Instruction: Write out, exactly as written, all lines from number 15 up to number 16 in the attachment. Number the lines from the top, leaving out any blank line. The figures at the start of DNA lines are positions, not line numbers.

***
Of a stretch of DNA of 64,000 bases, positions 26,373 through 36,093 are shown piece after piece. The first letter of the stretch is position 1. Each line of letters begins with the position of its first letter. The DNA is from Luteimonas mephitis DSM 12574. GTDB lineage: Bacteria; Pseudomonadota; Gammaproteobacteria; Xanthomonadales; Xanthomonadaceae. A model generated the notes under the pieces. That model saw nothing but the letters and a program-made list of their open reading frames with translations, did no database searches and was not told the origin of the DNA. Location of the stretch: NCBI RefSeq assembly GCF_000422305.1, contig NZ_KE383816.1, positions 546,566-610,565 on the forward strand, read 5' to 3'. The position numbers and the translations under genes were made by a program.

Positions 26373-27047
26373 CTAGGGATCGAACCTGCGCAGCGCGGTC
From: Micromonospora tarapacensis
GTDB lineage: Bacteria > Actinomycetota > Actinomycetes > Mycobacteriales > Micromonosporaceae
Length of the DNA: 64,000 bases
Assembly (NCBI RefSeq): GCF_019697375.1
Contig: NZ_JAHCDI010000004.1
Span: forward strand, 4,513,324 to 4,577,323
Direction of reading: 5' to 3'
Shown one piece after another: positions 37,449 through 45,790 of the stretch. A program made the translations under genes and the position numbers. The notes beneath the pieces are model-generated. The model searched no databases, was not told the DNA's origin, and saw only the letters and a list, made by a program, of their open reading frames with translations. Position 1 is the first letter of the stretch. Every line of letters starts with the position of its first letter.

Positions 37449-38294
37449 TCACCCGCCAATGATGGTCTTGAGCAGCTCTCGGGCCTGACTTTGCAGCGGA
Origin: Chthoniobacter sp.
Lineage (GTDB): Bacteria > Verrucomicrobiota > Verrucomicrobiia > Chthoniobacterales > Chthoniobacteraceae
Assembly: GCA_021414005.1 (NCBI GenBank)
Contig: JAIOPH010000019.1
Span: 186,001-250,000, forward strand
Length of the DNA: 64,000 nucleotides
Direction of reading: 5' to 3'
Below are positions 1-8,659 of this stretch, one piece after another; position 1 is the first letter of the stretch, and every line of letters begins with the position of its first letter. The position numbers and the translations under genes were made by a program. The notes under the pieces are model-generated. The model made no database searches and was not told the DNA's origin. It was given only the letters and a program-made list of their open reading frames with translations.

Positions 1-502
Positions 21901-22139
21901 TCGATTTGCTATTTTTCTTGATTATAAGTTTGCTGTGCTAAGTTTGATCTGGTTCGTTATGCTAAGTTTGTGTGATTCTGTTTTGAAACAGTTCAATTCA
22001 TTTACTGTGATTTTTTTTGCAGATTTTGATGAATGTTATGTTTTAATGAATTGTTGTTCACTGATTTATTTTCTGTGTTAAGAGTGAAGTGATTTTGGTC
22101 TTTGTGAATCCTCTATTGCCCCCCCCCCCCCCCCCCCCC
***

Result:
Lineage (GTDB): Bacteria > Verrucomicrobiota > Verrucomicrobiia > Chthoniobacterales > Chthoniobacteraceae
Assembly: GCA_021414005.1 (NCBI GenBank)